Just Eat Courier Claims

If you've worked for Just Eat in the past 10 weeks, you could be eligible to claim thousands in compensation.

Why You Can Claim

Currently, Just Eat couriers are classified as self-employed independent contractors under their contracts. However, our partner law firm strongly argue that, based on the actual nature of their work, these couriers should be recognised as employees or workers rather than self-employed contractors.

By classifying couriers as employees or workers, they become entitled to essential rights and protections, including holiday pay and the National Minimum Wage. 

How Much Could You Claim?

Successful completion of the claim could result in couriers being entitled to significant compensation, potentially amounting to thousands of pounds. The exact compensation will be calculated based on relevant data from Just Eat, as well as your financial documents, such as tax returns/accounts, bank statements, and payslips. No documents are needed at the sign-up stage.

What You'll Be Compensated For

The claim aims to secure compensation for backdated holiday pay, shortfalls to the National Minimum Wage, and the lack of employment contracts provided by Just Eat.

Employment Contract

Employees have the right to a clear employment contract that outlines the terms and conditions of their work. If you haven't been provided with a formal employment contract, you may be entitled to claim.

Backpay for unpaid holiday

Employees have legal protection against unlawful deductions from their wages. If you have experienced unauthorised deductions that have affected your earnings, you may be eligible to join the claim.

National Minimum Wage

Employees are entitled to receive at least the National Minimum Wage for the work they perform. If you believe you haven't been adequately compensated for your services, you may have a valid claim.

Who Is Eligible To Claim?

If you have delivered for Just Eat as part of their “independent contractor” arrangement in England, Scotland, or Wales within the last 10 weeks, you may be eligible to participate in the claim.

Joining the claim is a simple and quick process. Checking your eligibility does not require any documents.

Employment claims involve multiple stages and can often take several years to reach a resolution. Where possible, we’ll seek compensation for the losses you have experienced throughout your entire tenure as a Just Eat courier. Consequently, the amount owed to you as compensation will continuously grow as the claim advances, as long as you remain employed by Just Eat.

FAQs

Most frequent questions and answers

If successful, Just Eat couriers may be entitled to significant compensation, potentially amounting to thousands of pounds. We are claiming backpay for unpaid holiday, compensation for receiving less than the National Minimum Wage, and compensation for the failure to provide employment contracts. Your compensation will be calculated based on various sources of information, including data obtained from Just Eat, as well as your financial documents such as tax returns/accounts, bank statements, and payslips. Please note that our legal fees, which amount to 25% plus VAT, will be deducted from your compensation if your claim is successful.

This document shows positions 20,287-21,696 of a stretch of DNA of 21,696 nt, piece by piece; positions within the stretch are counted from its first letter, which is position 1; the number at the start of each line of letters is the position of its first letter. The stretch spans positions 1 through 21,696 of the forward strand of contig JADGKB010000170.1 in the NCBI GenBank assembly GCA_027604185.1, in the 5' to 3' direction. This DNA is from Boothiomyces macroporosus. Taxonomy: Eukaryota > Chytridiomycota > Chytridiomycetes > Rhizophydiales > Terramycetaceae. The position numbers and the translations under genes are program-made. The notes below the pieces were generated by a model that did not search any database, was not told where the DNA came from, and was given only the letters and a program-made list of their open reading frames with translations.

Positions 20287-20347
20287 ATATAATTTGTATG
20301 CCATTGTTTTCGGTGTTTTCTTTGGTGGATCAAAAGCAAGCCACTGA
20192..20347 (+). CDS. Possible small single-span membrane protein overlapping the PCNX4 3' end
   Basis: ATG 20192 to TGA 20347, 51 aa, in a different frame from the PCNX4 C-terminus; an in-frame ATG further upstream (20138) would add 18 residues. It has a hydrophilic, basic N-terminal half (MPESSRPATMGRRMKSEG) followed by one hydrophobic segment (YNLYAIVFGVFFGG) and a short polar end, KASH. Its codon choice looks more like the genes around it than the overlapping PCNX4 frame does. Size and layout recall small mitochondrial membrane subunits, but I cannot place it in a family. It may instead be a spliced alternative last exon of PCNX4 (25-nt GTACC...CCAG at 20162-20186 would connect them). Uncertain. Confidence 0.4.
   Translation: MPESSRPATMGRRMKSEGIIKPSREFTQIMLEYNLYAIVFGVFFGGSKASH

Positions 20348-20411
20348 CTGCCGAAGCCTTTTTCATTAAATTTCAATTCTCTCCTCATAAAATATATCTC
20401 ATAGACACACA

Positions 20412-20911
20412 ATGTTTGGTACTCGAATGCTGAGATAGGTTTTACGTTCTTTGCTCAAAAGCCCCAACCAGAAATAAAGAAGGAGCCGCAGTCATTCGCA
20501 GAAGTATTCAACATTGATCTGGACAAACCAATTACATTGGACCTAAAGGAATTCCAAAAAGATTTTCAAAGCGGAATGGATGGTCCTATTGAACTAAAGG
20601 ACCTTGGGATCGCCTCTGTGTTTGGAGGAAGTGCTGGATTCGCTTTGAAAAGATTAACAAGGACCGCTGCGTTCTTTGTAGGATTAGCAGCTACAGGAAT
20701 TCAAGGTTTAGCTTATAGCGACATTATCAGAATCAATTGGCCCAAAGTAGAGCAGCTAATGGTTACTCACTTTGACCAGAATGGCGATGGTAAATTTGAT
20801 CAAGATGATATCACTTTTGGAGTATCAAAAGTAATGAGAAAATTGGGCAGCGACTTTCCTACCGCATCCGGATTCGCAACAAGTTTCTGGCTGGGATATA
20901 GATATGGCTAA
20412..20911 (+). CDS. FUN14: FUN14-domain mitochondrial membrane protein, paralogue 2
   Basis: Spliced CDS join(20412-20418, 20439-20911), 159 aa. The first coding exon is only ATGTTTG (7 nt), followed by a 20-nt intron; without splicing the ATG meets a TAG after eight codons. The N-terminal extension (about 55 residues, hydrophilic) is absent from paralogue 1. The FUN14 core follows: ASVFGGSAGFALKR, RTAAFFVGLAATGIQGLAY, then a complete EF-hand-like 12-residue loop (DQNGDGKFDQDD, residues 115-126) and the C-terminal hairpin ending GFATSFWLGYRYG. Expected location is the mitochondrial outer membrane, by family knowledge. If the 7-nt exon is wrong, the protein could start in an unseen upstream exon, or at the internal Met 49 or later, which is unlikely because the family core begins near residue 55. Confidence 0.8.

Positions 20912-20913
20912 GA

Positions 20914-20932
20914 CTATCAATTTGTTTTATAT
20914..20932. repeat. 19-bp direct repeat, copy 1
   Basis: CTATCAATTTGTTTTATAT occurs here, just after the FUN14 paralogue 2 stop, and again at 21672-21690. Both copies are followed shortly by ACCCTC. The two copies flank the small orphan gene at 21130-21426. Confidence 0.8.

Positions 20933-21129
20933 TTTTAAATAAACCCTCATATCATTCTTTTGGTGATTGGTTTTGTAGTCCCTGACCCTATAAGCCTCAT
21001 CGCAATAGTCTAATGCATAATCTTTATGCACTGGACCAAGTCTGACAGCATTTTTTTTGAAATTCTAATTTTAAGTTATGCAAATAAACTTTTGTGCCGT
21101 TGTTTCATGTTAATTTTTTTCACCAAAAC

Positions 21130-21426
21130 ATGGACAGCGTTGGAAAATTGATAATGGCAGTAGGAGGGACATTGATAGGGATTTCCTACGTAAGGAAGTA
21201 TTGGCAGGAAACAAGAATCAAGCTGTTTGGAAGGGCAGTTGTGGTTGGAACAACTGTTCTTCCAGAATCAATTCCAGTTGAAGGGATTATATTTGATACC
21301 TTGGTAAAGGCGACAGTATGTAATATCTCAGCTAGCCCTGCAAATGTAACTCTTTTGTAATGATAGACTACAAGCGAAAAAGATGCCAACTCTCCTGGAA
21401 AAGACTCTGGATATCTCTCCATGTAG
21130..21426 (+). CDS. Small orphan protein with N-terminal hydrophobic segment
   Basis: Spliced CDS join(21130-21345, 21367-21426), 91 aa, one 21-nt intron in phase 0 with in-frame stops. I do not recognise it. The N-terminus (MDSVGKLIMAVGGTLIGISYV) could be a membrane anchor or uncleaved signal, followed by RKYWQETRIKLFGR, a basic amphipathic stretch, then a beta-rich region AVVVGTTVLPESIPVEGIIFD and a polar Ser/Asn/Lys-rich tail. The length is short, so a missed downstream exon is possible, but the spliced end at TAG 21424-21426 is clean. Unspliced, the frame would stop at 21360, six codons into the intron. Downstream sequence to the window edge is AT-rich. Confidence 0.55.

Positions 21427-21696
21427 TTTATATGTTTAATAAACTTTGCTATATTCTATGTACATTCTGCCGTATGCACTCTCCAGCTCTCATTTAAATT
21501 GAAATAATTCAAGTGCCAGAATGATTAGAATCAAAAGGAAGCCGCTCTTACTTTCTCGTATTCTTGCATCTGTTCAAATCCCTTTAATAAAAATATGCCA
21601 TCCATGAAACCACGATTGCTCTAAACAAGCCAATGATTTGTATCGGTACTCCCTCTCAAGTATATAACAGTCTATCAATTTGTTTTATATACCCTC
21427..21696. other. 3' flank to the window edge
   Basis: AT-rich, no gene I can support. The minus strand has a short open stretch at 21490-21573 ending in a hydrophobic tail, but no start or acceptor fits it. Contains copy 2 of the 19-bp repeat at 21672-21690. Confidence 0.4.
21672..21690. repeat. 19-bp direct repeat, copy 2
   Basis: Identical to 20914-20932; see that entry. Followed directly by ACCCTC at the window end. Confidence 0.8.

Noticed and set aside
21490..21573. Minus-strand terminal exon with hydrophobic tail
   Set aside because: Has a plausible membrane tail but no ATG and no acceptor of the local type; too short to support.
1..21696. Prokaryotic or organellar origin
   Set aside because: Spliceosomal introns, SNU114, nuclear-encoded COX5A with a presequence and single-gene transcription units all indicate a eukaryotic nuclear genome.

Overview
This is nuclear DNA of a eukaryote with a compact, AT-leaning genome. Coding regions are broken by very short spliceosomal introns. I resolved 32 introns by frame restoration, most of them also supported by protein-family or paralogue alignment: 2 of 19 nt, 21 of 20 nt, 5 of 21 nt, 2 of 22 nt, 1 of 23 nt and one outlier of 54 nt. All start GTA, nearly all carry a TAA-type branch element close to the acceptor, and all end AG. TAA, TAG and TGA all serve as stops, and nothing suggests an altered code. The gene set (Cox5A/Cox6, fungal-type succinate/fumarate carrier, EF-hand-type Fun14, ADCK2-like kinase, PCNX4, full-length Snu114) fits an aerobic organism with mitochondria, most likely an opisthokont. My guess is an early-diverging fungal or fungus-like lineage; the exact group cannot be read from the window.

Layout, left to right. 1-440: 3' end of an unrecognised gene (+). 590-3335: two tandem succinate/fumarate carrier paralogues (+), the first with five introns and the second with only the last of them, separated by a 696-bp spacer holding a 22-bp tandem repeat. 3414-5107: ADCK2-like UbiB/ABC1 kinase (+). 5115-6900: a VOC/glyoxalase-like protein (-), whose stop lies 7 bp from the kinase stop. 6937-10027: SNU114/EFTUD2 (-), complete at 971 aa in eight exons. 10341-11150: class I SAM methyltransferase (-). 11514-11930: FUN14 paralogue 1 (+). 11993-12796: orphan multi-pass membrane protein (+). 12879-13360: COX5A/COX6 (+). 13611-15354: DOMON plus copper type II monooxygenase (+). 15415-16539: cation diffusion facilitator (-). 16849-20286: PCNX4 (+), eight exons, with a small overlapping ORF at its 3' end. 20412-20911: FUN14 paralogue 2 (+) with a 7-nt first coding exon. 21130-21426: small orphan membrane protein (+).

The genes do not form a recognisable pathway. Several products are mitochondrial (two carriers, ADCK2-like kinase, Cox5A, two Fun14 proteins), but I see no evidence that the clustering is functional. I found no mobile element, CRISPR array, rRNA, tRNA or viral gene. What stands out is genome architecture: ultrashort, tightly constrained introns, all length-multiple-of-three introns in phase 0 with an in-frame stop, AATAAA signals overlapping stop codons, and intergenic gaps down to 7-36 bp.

In most cases, you will not be required to pay Just Eat’s legal fees if you lose, unless there are exceptional circumstances such as engaging in vexatious or unreasonable behavior or ignoring a Tribunal order.

Yes, you can still join the claim if you have delivered for Just Eat within the last 10 weeks. If you haven’t delivered for Just Eat in the last 10 weeks, we recommend registering your details on the sign-up page, as you may be eligible to join the claim in the future if you deliver for Just Eat again.

Just Eat should not penalize couriers for bringing a legal claim. As an employee or worker, you have legal protection against mistreatment by Just Eat due to asserting your rights. If Just Eat deactivates your account or alters your work conditions because of your legal claim, you may be entitled to additional compensation.

If the Employment Tribunal determines that couriers should be classified as employees, it is possible that HMRC (Her Majesty’s Revenue and Customs) may require Just Eat to deduct income tax and National Insurance contributions from previous earnings via PAYE. If HMRC takes action, it is more likely that any shortfall in tax will be paid by Just Eat rather than individual couriers. The risk of couriers being asked to pay any tax shortfall directly is low. For specific advice regarding your individual tax circumstances, we recommend consulting with an accountant or tax adviser.

Leaving Just Eat will not affect your ability to continue with your claim. If you stop delivering for Just Eat or if your account is deactivated, please inform our team via email, stating the date of your last drive for Just Eat.

There is no reason why you should have less flexibility as an employee or worker compared to being a self-employed independent contractor. Just Eat should ensure that couriers have the opportunity to take time off and receive paid holiday as any employee or worker would. Additionally, Just Eat needs to pay couriers a rate that ensures they receive at least the National Minimum Wage, considering working time and expenses. You do not need a fixed working pattern or a set number of working hours for Just Eat to calculate your holiday pay and the National Minimum Wage.

No, you do not need to provide any documents to join the claim initially. If necessary, we may request documents to support your claim or assist in calculating your compensation at a later stage. We will contact you for